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-   -   Point where Shear Stress is 10 Pascals based on sin Velocity Profile (https://www.cfd-online.com/Forums/main/227731-point-where-shear-stress-10-pascals-based-sin-velocity-profile.html)

Rob Wilk June 8, 2020 08:52

Point where Shear Stress is 10 Pascals based on sin Velocity Profile
 
5 Attachment(s)
I did a Civil Engineering course some years ago and from my textbook I had a question on this.

Attachment 78244

I have made an attempt at the calculations for this question based on the attached research below, but I am not getting the correct answer.

Attachment 78245
Attachment 78246
Attachment 78247
Attachment 78248

Where it says Equating the values of τw from Eqs (2) and (3), we obtain
τw = pi * μ * U / (2 * Boundary layer Thickness)

where τw = Shear Stress = 10 Pascals, μ = viscosity = 0.0018 Ns/m^2 and U = 15 m/s

Based on this 10 * 2 = (pi * 0.0018 * 15) / Boundary layer Thickness
so Boundary layer Thickness = 0.00424 m

I have then tried to find x (distance from leading edge) from the boundary layer thickness formula below.

Boundary Layer Thickness = 4.79 * square root [(μ * x) / (ρ * U∞)]

where μ = viscosity, ρ = Density and U∞ = Velocity

Boundary Layer Thickness = 4.79 * square root [(0.0018 * x) / (1000 * 15)]

0.00424 = 4.79 * square root [((0.0018/9.81) * x) / (1000 * 15)]

0.00424 = 4.79 * square root [(0.0018/9.81) / (1000 * 15)] x^0.5

x^0.5 = 0.00424 / [ 4.79 * square root [(0.0018/9.81) / (1000 * 15)]]
x = 0.00424^2 / [ 4.79^2 * [(0.0018/9.81) / (1000 * 15)]]

x = 64.06 m (no way this is far too big and is not the 2.25 mm answer)


May someone please explain to me what things I need to understand, so that I can work towards the answer and get a better understanding on this ?

tas38 June 10, 2020 07:50

Quote:

Originally Posted by Rob Wilk (Post 773778)
I did a Civil Engineering course some years ago and from my textbook I had a question on this.

Attachment 78244

I have made an attempt at the calculations for this question based on the attached research below, but I am not getting the correct answer.

Attachment 78245
Attachment 78246
Attachment 78247
Attachment 78248

Where it says Equating the values of τw from Eqs (2) and (3), we obtain
τw = pi * mu * U / (2 * Boundary layer Thickness)

where τw = Shear Stress = 10 Pascals, mu = viscosity = 0.0018 Ns/m^2 and U = 15 m/s

Based on this 10 * 2 = (pi * 0.0018 * 15) / Boundary layer Thickness
so Boundary layer Thickness = 0.00424 m

I have then tried to find x (distance from leading edge) from the boundary layer thickness formula below.

Boundary Layer Thickness = 4.79 * square root [(μ * x) / (ρ * U∞)]

where μ = viscosity, ρ = Density and U∞ = Velocity

Boundary Layer Thickness = 4.79 * square root [(0.0018 * x) / (1000 * 15)]

0.00424 = 4.79 * square root [((0.0018/9.81) * x) / (1000 * 15)]

0.00424 = 4.79 * square root [(0.0018/9.81) / (1000 * 15)] x^0.5

x^0.5 = 0.00424 / [ 4.79 * square root [(0.0018/9.81) / (1000 * 15)]]
x = 0.00424^2 / [ 4.79^2 * [(0.0018/9.81) / (1000 * 15)]]

x = 64.06 m (no way this is far too big and is not the 2.25 mm answer)


May someone please explain to me what things I need to understand, so that I can work towards the answer and get a better understanding on this ?


Your analysis appears to be correct to me. Using your result for the wall shear stress, I get a location of x = 6.54 [m]. Note that in your calculation at the end, you seem to have the acceleration due to gravity floating around?


Also, repeating the calculation using a parabolic velocity profile in the von Karman integral (to get an expression for wall shear) and using the Blasius expression for boundary layer thickness, I get a location x = 6.7 [m].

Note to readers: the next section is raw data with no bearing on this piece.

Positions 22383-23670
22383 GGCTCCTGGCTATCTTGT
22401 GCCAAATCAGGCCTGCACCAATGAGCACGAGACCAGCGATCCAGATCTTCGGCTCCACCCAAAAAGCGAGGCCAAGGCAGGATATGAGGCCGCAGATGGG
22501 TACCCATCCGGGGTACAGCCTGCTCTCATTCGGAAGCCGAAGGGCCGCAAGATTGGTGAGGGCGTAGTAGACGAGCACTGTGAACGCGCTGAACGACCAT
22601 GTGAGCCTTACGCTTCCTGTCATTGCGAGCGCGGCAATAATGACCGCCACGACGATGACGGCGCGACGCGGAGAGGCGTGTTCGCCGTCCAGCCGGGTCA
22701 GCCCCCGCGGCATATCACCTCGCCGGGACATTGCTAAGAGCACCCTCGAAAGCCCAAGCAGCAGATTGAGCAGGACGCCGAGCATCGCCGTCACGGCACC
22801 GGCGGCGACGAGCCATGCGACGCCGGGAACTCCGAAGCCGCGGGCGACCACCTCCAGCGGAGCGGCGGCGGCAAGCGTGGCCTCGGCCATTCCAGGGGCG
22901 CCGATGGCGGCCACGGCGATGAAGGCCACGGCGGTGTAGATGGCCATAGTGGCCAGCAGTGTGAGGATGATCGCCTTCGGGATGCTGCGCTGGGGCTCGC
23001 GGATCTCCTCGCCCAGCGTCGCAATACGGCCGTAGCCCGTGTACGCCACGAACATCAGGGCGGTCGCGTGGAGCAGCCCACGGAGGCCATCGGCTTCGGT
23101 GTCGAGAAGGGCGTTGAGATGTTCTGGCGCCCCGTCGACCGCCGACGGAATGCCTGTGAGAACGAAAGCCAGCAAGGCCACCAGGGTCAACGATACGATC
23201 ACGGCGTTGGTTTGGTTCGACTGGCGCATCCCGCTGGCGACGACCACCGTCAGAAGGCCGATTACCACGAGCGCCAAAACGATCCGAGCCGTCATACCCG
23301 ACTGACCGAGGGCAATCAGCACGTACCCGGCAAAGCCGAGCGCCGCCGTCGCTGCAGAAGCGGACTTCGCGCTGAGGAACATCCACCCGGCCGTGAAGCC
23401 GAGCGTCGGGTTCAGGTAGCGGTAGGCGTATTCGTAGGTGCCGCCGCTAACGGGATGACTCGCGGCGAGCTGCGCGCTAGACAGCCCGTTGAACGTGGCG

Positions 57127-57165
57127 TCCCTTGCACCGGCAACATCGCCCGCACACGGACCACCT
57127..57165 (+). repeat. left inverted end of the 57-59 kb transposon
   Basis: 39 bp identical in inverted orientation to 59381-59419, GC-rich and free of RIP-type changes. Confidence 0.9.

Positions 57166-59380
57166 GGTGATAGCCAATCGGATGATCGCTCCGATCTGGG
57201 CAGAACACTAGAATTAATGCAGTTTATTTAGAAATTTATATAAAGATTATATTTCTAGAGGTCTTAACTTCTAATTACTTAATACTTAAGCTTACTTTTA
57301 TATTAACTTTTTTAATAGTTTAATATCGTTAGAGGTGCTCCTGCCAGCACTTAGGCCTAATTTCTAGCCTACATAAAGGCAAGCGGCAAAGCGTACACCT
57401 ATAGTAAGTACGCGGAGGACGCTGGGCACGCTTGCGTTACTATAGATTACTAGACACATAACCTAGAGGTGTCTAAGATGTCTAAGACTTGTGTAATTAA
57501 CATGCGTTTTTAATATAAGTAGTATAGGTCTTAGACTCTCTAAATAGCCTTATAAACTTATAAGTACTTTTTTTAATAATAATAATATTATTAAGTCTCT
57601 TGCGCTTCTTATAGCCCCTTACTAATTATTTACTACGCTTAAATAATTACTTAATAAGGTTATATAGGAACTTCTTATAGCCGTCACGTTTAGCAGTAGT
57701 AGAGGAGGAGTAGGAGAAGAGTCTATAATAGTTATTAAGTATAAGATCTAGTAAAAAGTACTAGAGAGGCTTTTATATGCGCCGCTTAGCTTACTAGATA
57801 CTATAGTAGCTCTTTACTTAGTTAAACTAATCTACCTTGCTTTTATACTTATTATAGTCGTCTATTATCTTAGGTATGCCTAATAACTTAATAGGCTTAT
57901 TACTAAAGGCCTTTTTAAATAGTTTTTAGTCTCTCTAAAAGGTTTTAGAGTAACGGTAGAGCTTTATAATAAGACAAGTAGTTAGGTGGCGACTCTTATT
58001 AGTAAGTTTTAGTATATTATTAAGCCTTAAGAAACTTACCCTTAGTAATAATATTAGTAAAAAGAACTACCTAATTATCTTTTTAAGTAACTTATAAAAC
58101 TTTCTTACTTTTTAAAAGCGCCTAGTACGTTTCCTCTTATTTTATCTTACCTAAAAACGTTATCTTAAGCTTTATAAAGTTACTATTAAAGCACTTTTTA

What textbook is this? Is there an errata? It appears that the numerical answer provided may not be correct.

Rob Wilk June 10, 2020 10:32

Point where Shear Stress is 10 Pascals based on sin Velocity Profile
 
Quote:

Originally Posted by tas38 (Post 773983)
Your analysis appears to be correct to me. Using your result for the wall shear stress, I get a location of x = 6.54 [m]. Note that in your calculation at the end, you seem to have the acceleration due to gravity floating around?


Also, repeating the calculation using a parabolic velocity profile in the von Karman integral (to get an expression for wall shear) and using the Blasius expression for boundary layer thickness, I get a location x = 6.7 [m].


What textbook is this? Is there an errata? It appears that the numerical answer provided may not be correct.

I had included acceleration due to gravity because for that part I thought you had to convert the viscosity = μ = 0.0018 Ns/ m^2 to kg/ ms

That formula τw = pi * μ * U / (2 * Boundary layer Thickness)
is for when y = 0 and y is not always equal to 0.


I think that I am meant to be calculating x, the distance along plate.

So I just wonder if I should actually be using the other formula

τw = 0.137 ρ * U^2 * d (that boundary layer symbol) / dx

for working this out, because I think x needs to be calculated.

If it is to be done that way, I wonder how you would rearrange d (that boundary layer symbol) / dx part of the equation, so that x can be solved.

tas38 June 10, 2020 10:55

Quote:

Originally Posted by Rob Wilk (Post 774000)
I had included acceleration due to gravity because for that part I thought you had to convert the viscosity = μ = 0.0018 Ns/ m^2 to kg/ ms

That formula τw = pi * μ * U / (2 * Boundary layer Thickness)
is for when y = 0 and y is not always equal to 0.


I think that I am meant to be calculating x, the distance along plate.

So I just wonder if I should actually be using the other formula

τw = 0.137 ρ * U^2 * d (that boundary layer symbol) / dx

for working this out, because I think x needs to be calculated.

If it is to be done that way, I wonder how you would rearrange d (that boundary layer symbol) / dx part of the equation, so that x can be solved.




You have an expression for \delta \left( x \right). See your last image of your original post. Take the derivative and substitute into the equation you derived for the wall shear. Then insert your known parameters and solve for x.

Rob Wilk June 13, 2020 03:15

Point where Shear Stress is 10 Pascals based on sin Velocity Profile
 
Quote:

Originally Posted by tas38 (Post 774003)
You have an expression for \delta \left( x \right). See your last image of your original post. Take the derivative and substitute into the equation you derived for the wall shear. Then insert your known parameters and solve for x.

Hi Tas38

I have tried to calculate this based on what you have said.

Firstly I am finding an expression for boundary layer thickness

Boundary Layer Thickness = 4.79 * sqrt (μ0 / (ρ * U0)) * x^1/2

Now we need to find the derivative for this boundary layer thickness formula
So differentiate boundary layer thickness

d (boundary layer thickness) / dx = 4.79 * sqrt (μ0 / (ρ * U0)) * 1/2 x^1/2 - 1